41. The machine-accessible medium of claim 38, wherein each entry in the lookup table includes a gravity threshold for an axis of the accelerometer, the gravity threshold identifying a percentage of a total gravity caused acceleration.
42. A machine-accessible medium including data that, when accessed by a machine, cause the machine to perform a method comprising:
creating a rolling average of accelerations over a sample period for each axis of an accelerometer;
identifying a gravitational influence based upon the rolling averages of accelerations by comparing the rolling average of accelerations of each axis of the accelerometer; and
assigning a dominant axis based upon the gravitational influence.
43. The machine-accessible medium of claim 42, the method further comprising:
assigning a new dominant axis based upon the rolling average of accelerations when the gravitational influence changes.
Description
FIELD OF THE INVENTION

This invention relates to a method of determining an orientation of an accelerometer and a device that exhibits a rotational insensitivity using a gravity-based adjustment.

BACKGROUND

The development of microelectromechanical systems (MEMS) technology has enabled manufacturers to produce accelerometers sufficiently small to fit into portable electronic devices. Such accelerometers can be found in a limited number of commercial electronic devices such as cellular phones, game controllers, and portable computers.

Generally, devices that utilize an accelerometer to measure motion to detect steps or other activities require the user to first position the device in a specific orientation. In some devices, the required orientation is dictated to the user by the device. In other devices, the beginning orientation is not critical, so long as this orientation can be maintained. However, it can be difficult to keep a portable device in a fixed orientation.

BRIEF DESCRIPTION OF THE DRAWINGS

The present invention is illustrated by way of example, and not by way of limitation, and can be more fully understood with reference to the following detailed description when considered in connection with the following figures:

FIG. 1 is a block diagram illustrating one embodiment of an electronic device;

FIGS. 2A and 2B illustrate exemplary rolling average graphs that measure time versus acceleration;

FIG. 3 illustrates an exemplary cadence of motion graph that measures time versus acceleration;

FIGS. 4A and 4B illustrate exemplary gravitational influence graphs;

FIG. 5 illustrates a plan view of a dominant axis that does not correspond to an actual axis;

FIG. 6 illustrates an exemplary probability range represented by a plurality of cones;

FIG. 7A illustrates an exemplary lookup table;

FIG. 7B illustrates an exemplary lookup table; and

FIG. 8 shows a processing diagram for a method of determining an orientation of an accelerometer in accordance with one embodiment of the present invention.

DETAILED DESCRIPTION

Embodiments of the present invention are designed to identify a dominant axis of an accelerometer based on gravity. The dominant axis can facilitate the use of accelerometers for monitoring user activity. In one embodiment, a dominant axis is assigned after creating a rolling average of accelerations over a sample period and identifying a gravitational influence based upon the rolling average of accelerations.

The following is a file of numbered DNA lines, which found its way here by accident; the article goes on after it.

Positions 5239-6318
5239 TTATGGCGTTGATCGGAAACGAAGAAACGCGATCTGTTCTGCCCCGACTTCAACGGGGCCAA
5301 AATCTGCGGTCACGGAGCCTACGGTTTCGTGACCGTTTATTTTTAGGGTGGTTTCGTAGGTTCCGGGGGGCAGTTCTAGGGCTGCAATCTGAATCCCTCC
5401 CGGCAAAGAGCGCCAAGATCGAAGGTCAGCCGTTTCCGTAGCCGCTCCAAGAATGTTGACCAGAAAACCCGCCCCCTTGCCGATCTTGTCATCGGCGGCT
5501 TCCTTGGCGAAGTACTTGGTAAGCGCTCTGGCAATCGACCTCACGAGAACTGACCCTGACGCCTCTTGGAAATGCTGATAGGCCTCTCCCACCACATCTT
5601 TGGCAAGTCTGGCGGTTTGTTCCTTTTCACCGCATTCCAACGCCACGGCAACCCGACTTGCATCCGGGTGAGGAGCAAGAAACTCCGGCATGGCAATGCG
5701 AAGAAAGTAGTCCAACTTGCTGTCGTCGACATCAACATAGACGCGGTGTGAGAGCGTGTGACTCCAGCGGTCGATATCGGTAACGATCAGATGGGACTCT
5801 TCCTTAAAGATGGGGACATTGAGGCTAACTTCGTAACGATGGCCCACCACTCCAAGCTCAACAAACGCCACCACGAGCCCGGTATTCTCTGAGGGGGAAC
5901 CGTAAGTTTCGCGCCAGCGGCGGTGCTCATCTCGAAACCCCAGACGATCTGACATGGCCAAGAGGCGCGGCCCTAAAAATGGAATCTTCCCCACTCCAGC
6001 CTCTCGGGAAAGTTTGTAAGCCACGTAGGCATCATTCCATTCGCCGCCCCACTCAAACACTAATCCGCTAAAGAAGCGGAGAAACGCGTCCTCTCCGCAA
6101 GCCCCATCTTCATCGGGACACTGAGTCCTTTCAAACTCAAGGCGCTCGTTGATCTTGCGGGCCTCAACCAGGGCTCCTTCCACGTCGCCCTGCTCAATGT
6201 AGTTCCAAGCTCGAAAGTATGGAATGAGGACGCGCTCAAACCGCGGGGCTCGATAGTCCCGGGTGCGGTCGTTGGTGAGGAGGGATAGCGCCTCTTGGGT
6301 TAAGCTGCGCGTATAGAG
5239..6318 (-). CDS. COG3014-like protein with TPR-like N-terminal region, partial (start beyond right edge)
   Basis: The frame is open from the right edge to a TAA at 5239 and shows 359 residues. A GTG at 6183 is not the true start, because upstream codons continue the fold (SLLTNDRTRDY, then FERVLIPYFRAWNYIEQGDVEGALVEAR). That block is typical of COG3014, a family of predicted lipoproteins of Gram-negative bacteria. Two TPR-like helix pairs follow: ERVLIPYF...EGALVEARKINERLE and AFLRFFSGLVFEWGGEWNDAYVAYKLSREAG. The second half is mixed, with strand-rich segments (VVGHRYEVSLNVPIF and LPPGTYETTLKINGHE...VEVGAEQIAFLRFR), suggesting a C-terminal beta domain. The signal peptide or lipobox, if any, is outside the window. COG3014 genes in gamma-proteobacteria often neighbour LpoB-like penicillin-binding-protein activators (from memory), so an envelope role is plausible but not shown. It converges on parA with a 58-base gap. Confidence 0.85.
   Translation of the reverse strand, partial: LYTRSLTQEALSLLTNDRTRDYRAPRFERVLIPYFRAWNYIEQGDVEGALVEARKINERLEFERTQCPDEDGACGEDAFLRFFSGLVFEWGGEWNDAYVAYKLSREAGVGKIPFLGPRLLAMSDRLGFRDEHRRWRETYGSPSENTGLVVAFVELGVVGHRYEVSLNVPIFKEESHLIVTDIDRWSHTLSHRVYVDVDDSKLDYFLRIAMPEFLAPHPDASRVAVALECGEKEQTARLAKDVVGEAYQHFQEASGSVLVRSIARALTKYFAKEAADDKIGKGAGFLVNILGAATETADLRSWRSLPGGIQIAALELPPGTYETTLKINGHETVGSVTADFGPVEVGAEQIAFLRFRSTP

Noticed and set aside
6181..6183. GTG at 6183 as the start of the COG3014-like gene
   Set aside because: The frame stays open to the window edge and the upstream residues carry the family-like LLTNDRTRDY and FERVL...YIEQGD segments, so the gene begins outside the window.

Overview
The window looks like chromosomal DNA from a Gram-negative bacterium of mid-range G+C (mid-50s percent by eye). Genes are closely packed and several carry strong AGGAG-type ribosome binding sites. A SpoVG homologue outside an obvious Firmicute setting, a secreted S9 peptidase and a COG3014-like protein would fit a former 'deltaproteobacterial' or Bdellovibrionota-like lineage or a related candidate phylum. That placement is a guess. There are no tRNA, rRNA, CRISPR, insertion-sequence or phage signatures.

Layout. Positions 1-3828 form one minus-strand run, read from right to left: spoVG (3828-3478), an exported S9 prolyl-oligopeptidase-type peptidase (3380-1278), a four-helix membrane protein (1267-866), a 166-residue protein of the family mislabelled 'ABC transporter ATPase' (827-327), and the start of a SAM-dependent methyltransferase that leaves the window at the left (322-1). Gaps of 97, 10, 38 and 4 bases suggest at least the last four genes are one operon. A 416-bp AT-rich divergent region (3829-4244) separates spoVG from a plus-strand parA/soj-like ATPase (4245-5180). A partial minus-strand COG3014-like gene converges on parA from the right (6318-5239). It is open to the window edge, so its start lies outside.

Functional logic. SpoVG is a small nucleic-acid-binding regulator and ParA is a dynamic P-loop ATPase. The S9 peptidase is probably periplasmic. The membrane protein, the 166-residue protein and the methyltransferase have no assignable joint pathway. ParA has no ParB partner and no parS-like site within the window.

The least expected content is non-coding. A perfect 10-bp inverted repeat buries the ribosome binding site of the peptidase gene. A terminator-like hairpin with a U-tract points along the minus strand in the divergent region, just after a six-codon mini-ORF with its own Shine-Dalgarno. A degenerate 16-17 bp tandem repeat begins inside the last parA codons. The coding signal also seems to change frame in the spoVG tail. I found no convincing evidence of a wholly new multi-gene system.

FIG. 1 is a block diagram illustrating an electronic device 101 in accordance with one embodiment of the present invention. The electronic device 101 comprises a rolling average logic 105, a gravitational influence logic 107, a dominant axis logic 110, a cadence logic 115, a sample period logic 117, and a motion recognition logic 120. In one embodiment, the electronic device 101 is a portable electronic device that includes an accelerometer.

The rolling average logic 105 creates one or more rolling averages of accelerations as measured by an accelerometer over a sample period. In one embodiment, the rolling average logic 105 creates a rolling average of accelerations along a single axis. In another embodiment, the rolling average logic 105 creates rolling averages of accelerations along multiple axes. The length of the sample period over which the rolling average is taken determines the amount of past acceleration data that is averaged with present acceleration data. In a longer sample period, more past acceleration data is stored.

The rolling average logic 105 can create a simple rolling average and/or an exponential rolling average. In a simple rolling average, all data is treated equally. In an exponential rolling average, the most recent data is given more weight. In one embodiment, the rolling average logic 105 creates a rolling average for each of the axes along which acceleration data is taken.

In one embodiment, the cadence logic 115 detects a period of a cadence of motion based upon user activity, and the sample period logic 117 sets the sample period of the rolling averages based on the period of the cadence of motion. In one embodiment the gravitational influence logic 107 identifies a gravitational influence based upon the rolling averages of accelerations. The dominant axis logic 110 assigns the dominant axis based upon the gravitational influence. The motion recognition logic 120 can use the dominant axis to facilitate motion recognition.